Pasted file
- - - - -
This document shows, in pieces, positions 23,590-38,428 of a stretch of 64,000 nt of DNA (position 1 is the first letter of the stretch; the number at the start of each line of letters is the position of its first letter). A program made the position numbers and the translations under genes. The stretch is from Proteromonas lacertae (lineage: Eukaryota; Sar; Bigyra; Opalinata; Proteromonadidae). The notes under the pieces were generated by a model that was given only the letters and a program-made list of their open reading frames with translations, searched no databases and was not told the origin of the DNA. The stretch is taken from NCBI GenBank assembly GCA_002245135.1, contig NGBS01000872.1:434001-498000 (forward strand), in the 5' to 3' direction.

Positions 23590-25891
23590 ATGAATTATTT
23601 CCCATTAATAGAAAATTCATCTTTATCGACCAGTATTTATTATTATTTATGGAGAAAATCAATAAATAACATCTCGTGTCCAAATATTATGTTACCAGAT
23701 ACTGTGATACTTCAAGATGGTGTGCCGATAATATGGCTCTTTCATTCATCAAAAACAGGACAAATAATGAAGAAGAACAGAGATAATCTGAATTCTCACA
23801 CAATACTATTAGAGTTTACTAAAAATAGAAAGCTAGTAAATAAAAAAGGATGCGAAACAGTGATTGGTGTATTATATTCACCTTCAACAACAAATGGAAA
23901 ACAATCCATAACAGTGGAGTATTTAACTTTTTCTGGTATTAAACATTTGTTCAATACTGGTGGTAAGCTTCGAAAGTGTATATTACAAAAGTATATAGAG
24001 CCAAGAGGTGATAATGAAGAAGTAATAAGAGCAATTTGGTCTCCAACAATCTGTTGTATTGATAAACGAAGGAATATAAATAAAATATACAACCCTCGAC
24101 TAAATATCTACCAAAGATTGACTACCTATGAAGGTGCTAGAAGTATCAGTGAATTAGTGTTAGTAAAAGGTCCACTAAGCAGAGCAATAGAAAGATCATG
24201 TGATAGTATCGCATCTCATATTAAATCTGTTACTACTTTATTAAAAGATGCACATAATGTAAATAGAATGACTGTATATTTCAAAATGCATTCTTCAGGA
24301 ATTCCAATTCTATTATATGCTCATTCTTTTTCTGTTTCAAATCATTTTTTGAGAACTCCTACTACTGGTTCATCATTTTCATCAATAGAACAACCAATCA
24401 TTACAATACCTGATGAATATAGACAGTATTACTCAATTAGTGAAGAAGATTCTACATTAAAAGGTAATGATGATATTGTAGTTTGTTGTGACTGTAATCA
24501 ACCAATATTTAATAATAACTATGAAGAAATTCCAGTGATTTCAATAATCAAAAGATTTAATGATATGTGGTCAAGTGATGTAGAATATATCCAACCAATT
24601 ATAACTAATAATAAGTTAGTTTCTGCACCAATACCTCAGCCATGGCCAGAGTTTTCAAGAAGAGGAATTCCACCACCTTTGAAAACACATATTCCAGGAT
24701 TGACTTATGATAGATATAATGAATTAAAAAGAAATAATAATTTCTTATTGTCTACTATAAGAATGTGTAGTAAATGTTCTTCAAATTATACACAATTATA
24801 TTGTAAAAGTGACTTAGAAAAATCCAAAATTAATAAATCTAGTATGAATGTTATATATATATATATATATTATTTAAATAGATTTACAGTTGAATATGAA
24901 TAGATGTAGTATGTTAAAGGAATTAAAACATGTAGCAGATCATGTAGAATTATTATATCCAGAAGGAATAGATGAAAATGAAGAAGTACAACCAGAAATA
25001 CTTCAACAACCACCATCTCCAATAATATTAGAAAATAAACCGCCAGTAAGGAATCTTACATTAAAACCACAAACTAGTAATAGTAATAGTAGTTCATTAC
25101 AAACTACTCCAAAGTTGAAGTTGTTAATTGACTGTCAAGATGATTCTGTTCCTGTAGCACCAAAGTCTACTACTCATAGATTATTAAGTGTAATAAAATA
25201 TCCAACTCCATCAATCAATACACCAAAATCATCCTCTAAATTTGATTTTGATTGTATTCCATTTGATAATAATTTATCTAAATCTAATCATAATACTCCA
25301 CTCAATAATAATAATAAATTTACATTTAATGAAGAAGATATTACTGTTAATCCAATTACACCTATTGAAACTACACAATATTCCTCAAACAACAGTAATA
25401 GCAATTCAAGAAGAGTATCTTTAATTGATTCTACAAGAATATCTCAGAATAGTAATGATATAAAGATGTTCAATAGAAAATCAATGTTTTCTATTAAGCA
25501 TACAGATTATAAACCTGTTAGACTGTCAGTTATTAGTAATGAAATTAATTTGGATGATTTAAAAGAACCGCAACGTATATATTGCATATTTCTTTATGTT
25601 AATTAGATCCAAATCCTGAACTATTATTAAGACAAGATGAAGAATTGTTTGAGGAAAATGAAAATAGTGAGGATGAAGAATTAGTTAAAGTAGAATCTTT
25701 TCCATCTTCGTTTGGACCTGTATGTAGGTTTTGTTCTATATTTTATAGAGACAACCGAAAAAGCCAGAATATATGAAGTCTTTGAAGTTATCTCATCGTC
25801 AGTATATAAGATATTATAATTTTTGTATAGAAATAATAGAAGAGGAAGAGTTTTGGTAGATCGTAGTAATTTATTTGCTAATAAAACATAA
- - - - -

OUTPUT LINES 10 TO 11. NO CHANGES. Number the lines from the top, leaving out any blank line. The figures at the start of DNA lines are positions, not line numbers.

24201 TGATAGTATCGCATCTCATATTAAATCTGTTACTACTTTATTAAAAGATGCACATAATGTAAATAGAATGACTGTATATTTCAAAATGCATTCTTCAGGA
24301 ATTCCAATTCTATTATATGCTCATTCTTTTTCTGTTTCAAATCATTTTTTGAGAACTCCTACTACTGGTTCATCATTTTCATCAATAGAACAACCAATCA